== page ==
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PSY2012 Exam 1

by: Hugo Notetaker

PSY2012 Exam 1 PSY2012

Hugo Notetaker

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General Psychology
Gaby Pogge
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This 8 page Study Guide was uploaded by Hugo Notetaker on Sunday September 18, 2016. The Study Guide belongs to PSY2012 at University of Florida taught by Gaby Pogge in Fall 2016. Since its upload, it has received 7 views.


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Date Created: 09/18/16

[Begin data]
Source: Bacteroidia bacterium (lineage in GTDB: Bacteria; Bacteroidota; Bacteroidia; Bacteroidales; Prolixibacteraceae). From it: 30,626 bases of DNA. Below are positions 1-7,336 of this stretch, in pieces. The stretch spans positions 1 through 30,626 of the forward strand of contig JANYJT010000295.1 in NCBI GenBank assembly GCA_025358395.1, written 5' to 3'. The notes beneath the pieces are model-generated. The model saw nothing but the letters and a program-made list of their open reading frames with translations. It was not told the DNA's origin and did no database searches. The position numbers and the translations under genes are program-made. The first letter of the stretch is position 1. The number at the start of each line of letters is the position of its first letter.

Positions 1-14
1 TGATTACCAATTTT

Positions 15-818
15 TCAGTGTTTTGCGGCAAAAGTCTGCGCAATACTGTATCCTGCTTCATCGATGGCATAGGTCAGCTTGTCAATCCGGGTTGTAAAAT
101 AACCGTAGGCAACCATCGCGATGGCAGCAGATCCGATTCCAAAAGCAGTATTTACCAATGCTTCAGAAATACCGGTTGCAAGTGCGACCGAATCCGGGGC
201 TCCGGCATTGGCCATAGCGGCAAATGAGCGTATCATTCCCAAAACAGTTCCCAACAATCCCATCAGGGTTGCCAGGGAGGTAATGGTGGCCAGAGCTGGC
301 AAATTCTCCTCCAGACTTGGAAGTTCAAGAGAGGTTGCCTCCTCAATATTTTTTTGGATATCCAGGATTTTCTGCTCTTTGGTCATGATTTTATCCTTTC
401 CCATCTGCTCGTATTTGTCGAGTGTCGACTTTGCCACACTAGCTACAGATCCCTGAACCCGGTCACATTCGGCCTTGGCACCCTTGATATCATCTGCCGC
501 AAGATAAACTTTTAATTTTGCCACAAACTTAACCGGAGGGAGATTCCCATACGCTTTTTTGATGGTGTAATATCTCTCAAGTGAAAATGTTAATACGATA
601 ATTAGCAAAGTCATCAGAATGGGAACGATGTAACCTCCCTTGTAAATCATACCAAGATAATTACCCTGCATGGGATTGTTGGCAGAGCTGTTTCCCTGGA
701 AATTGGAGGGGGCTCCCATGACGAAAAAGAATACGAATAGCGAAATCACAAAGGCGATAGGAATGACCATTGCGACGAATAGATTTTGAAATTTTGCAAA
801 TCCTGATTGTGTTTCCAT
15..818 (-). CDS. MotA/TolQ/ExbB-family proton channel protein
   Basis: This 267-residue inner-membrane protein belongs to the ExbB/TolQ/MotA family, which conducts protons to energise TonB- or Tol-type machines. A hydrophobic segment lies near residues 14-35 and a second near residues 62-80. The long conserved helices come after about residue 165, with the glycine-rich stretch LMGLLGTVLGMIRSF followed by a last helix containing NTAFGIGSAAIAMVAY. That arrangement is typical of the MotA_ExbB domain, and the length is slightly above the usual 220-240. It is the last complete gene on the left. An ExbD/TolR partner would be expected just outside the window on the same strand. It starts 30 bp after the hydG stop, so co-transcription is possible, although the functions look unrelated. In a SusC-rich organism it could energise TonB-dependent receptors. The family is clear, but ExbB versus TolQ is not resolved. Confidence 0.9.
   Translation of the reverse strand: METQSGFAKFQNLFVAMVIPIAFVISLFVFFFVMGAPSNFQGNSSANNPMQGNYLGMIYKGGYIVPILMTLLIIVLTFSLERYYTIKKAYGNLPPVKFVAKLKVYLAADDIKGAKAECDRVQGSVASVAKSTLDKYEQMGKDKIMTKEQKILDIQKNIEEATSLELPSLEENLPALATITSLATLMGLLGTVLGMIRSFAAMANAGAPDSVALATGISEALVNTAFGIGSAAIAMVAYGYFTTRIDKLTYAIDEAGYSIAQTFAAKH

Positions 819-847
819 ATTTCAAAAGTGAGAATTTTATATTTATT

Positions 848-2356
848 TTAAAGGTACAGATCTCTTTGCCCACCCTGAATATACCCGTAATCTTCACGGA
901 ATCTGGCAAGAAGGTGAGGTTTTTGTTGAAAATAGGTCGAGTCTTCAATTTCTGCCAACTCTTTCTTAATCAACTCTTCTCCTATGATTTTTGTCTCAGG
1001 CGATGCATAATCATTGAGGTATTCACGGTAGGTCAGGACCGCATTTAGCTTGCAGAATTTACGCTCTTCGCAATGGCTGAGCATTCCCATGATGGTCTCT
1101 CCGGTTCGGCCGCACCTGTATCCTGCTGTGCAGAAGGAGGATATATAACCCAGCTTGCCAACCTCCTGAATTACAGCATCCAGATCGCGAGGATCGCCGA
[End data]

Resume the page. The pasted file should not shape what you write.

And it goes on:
PSY2012 Week 1-3 Make Sure to Review all of the concepts below for the applied questions on the Exam ! Expect to cover a chapter over every two class periods 3 Evaluations throughout the class + The Final  Course Goals: 1. Science behind Psychology  2. Introduction to the different areas within the field of psychology 3. To teach you the concepts of psychology GET TEXTBOOK Office Hours:  Monday ... Tuesday 10:30­11:30 My Psych Lab  CourseID: pogge97871 Chapter 1 Psychology ­ the study of the mind, brain, and behavior Common Themes: ­Scientific Method ­Behavior has many causes ­Individuals vary but research focuses on group tendencies ­Multiple theories explain same behavior ­Nature (biology) & nurture (learning, experience) ­Context/sociocultural setting matter Levels of analysis ­ Molecular ­> Neurochemical ­> Neurological ­> Mental Level (Cognitive) ­> Behavioral  level ­> Social Level  Human behavior is difficult to predict. ­ People have a hard time predicting their own behavior  ­ Actions are multiply determined ­ Psychological influences are rarely independent of each other  ­Ex. Motivation and cognition  Individual differences in thinking, emotion, and personality. People influence one another. ­Reciprocal Determinism  ­Asch Experiment (using different sized lines with confederates (fake participants)) Behavior is shaped by culture. Naïve Realism "Seeing is believing" Are you objective? ­Ex: political beliefs (are you right about all of them?) Common Sense Often contradictory ­ Birds of a feather flock together vs opposites attract ­ Absence makes the heart grow fonder vs out of sight, out of mind Sometimes wrong Sometimes right ­ Snap judgments Not always so common  ­ Curse of knowledge  ­ Importance of scientific observation On being "scientific" A process to generate knowledge, not knowledge itself  ­ Systematic observations  Generally: ­ Start with an observation (empiricism) ­ Generate and test hypothesis  ­ Seek explanations that fit data ­ Repeat ­ Publish Chapter 1 Continued Is psychology scientific? ­ Intuition  ­ We are all Naïve psychologists  Hypothesis ­ a specific prediction based on a theory or experience, which can then be tested. ­ An expetation or prediction about a relationhip between two or more things ­ "We anticipated/predicited/expected that..." ­ Classic format: If X, then Y Theory ­ organized set of ideas that explain many findings ­Specific (no "theory of everything" here) ­Falsifiable ­Tie together related data  ­Explains/predicts behavior ­Directs research  ­Are NOT truth (falsification vs failure to falsify) A scientific theory vs your friend's "theory" ­Rigorous methods ­Multiple studies, different tests ­Explains data Science as a Safeguard ­Psychologists (scientists) are people too ­Confirmation Bias ­Belief perseverance Science protects us from fooling ourselves Tests of hypotheses must be falsifiable ­ we must be able to be wrong The scope of science ­Can test observations about the natural world ­Cannot test metaphysical  ­Do people have souls? On being wrong Science is not perfect ­Good scientists accept that they might be wrong Scientific knowledge is always tentative ­Degrees of confidence A set of claims that seems scientific but isn't ­No scientific method ­Lacks scientific safeguards Warning signs: ­Hypothesizing loopholes ­Over­reliance on anecdotes ­Lack of peer review ­Lack of self correction  ­Psychobabble (big scientific words that seem like they have meaning) "Patternicity" ­The "hot hand" (basketball shoots) ­Face on Mars? ­ FAKE Terror Management Theory ­1. Evolve self­awarness ­2. Realize inevitability of death ­3. Leads to paralyzing terror and sense that life is meaningless Solution? ­4.Symbolic immortality ­Reminders of death lead to more: ­endorsement of cultural worldviews (including belief in the paranormal) ­pattern perception  Logical Fallacies  ­Emotional reasoning fallacy ­Bandwagon Fallacy ­"Not me" fallacy Bias blind spot Why is pseudoscience problematic? Three major reasons: ­Opportunity cost ­Direct harm ­Inability to think scientifically  Not foolproof, but scientific thinking is our best safeguard against human error ­Peer review ­Be open to ideas, but only accept the ones that have been tested. Scientific Thinking involves thinking critically and being skeptical Being skeptical does not mean being closed minded. Principles of scientific thinking 1. ruling out rival hypotheses 2. Correlation is not causation 3.Falsifiability  4.Replicability 5.Extraordinary claims require extraordinary evidence 6.Occam's razor Basic vs. Applied research  ­Basic Research  ­understanding the principles of behavior  ­E.g., What is the function of self­esteem? ­Applied Research ­how to apply the principles to solve important problems ­E.g., How can we change people's thinking so that they want to engage in proactive health behaviors Types of Psychologists ­Experimental ­ conduct research ­Kind of a misnomer here ­All researchers on this may conduct experimental rsearch ­Developmental ­ research may change over the lifetime ­...... Chapter 2 ­ Methods ­ We are ALL susceptible to biases that can cause faulty thinking ­These biases are generally adaptive ­ But can lead us to be wrong, especially when we think we are right ­Proper research design can help lower these biases Validity ­Are we measuring what we think we are measuring? ­Two ways to asses validity ­Internal Validity ­Can we make a causal claim? ­Did X cause Y? ­Most account/control for alternative explanations ­Remember the ice cream/homicide example ­External Validity ­Is this how people behave in the real world? ­Does the conclusion generalize outside of the lab? 1. Naturalistic Observation ­Watching behavior in the real­world ­Example: Jane Goodall ­Observed and recorded chimpanzees for years ­Observed without intervening ­High External Validity ­Definitely how chimpanzees behave because that's watch she was watching  ­Low Internal Validity  ­We cannot establish causation ­No control over important variables ­Observer/Hawthorne effects ­Single observer problem in interpreting behavior 2. Case Study ­Studying one person or group for an extended time ­Ex. Phineas Gage ­Good for: ­Rare occurrences ­Existence proofs ­The Case of Genie ­Genie was kept in isolation by her abusive parents until the age of 13 ­She spent almost her entire childhood locked in a bedroom, isolated and abused ­External Validity ­Not really ­ certainly valid for the case you're studying, but ultimately anecdotal (unknown generalizability)  ­Internal Validity  ­No ­ again cannot infer causation 3. Correlational Designs ­Measuring two or more things and seeing if they are related. ­Correlation vary from r = ­1 to +1 ­+/­1 = perfect correlation ­Zero (no relationship) ­Can be: ­Positive (as one increases, so does the other) ­Negative (as one increases, the other decreases) ­Observing correlations allows us to generate predictions  ­Requires statistical tests of the correlation to avoid illusory correlations ­ perception of an association where  none exists ­Similar to "patternicity" ­Researchers use lots of terms to refer to correlational relationships between variables ­Illusory Correlations ­E.g., Full moon and crime frequency ­Humans tend to focus on box "A" and ignore the others ­Correlation vs Causation ­Three possible explanations: ­A causes B ­B causes A ­C causes both A and B ­Internal Validity: ­No ­ cannot infer causation ­External Validity: ­It depends ­Good for studying things we cannot manipulate (e.g., cannot study experimentally) ­Ex: Health outcomes from smoking ­Determining Causation ­You must manipulate one variable. and measure how it affects the other ­Ex. Manipulate level of ice cream consumption, measure aggression ­Starting to demonstrate causality ­E.g., ruling out reverse­causation ­Nomenclature: ­Variable: anything that can be measured ­Independent variable ­ whatever was manipulated ­Dependent variable ­ the other measured variable (the outcome) Chapter 2 Continued 4. Experimental Designs: Determining causation  Key features of experiment: 1. Manipulate the IV and observe effect on DV ­Create two or more "conditions" 2.Random assignment to conditions ­Intervention (ice cream) group versus control (no ice cream) group ­Ruling out confounds (alternative explanations) ­Other variables (not the IV or DV) that systematically vary along with the independent variable ­Ex. some people don't like ice cream; lactose­intolerance ­Determining causation requires isolating the variable of interest ­Attempt to control for all other factors ­Participants randomly selected from a representative sample within a population  ­Ex. A nationally representative sample based on age, sex, and household income ­Problems: ­Impossible to match participants with everything ­Internal Validity:  ­High ­ we can determine causation (when designed well)  ­Importance of good methods ­External Validity:  ­Depends, but typically lower than other designs Threats to Experimental Designs: Potential Alternative Explanations  1. Placebo effect ­Improvement due to mere expectation of improvement  ­May show similar effects to real drugs Solution: Blind studies ­Often a part of random assignment  ­Nocebo effect (opposite of placebo effect) 2. Experimenter expectancy effect ­Researcher expectations influence participant behavior  ­Ex. Clever Hans (Math horse) ­Solution: Double­blind studies 3. Demand characteristics  ­Participants try to guess the hypothesis and alter their behavior ­Prevents researchers from accurate/unbiased observation of participant behavior  Solution: Cover stories, "filler"items ­Cover story: Taking a participant's picture for a study of "attraction" ­Filler item: "I get paid bi­weekly by leprechauns" Types of Measures: Self­Report ­Self reports rely on participants' self­assessments rather than experimenter observation ­What is your favorite color? ­Sensitive to format ­Sensitive to wording Advantages ­Easy/low cost ­Most accurate in some cases Disadvantages ­Lack of introspective access ­Participants may lie or be biased ­Social desirability 1. Measure behavior  2. Indirect measures (e.g., infer based on reaction time)  Statistics  1) Descriptive : Communicate pattern of results 2) Inferential: Draw conclusions from results Central tendency 1) Measures of central tendency  ­Mean: average ­Median: Middle score in the data set ­Mode: most frequent score in the data set 2) Variability ­ how loosely or tightly bunched scores are ­ Standard deviation ­ measures how far each data point is from the mean ­ Range ­ difference between the highest and lowest scores Inferential Statistics  ­Allow us to infer real­world conclusions form data ­Significance testing (p­values) indicate the probability of obtaining your results ­The SMALLER the p­value, the more evidence against the null (more confidence that we can reject the null  hypothesis that there is no effect) ­Statistical significance: ­ p < 0.05 (common convention) ­ If p < 0.05, we reject the null hypothesis....  ­Practical significance: ­Statistical significance does not indicate the real­world importance of finding ­Just because p < 0.05 does not mean we should care ­ p < 0.05 does not say anything about size of effect ­Need to look at effect size (e.g., correlation coefficient, Cohen's D) ­Size of effects may say something about the importance or predictive value of an effect ­Small effects can be important  Evaluating Research ­Statistics can be lucky ­"1 in 20 papers are false at p<0.05" ­Statistics can also be misleading (intentionally or unintentionally) ­(1) Report unrepresentative measures  ­E.g., reporting the mean instead of median for skewed data ­(2) Truncate graphs  ­(3) Neglect base rates ­Peer review ­Recently, push for transparency  ­Open (public) data ­Open materials ­Replicability  Evaluating Psychology in the Media ­ Reporters' incentives may not align with truth­telling  ­May exaggerate a claim ­May minimize less central (but important) details ­May create a false sense of scientific controversy (misleading "balanced coverage")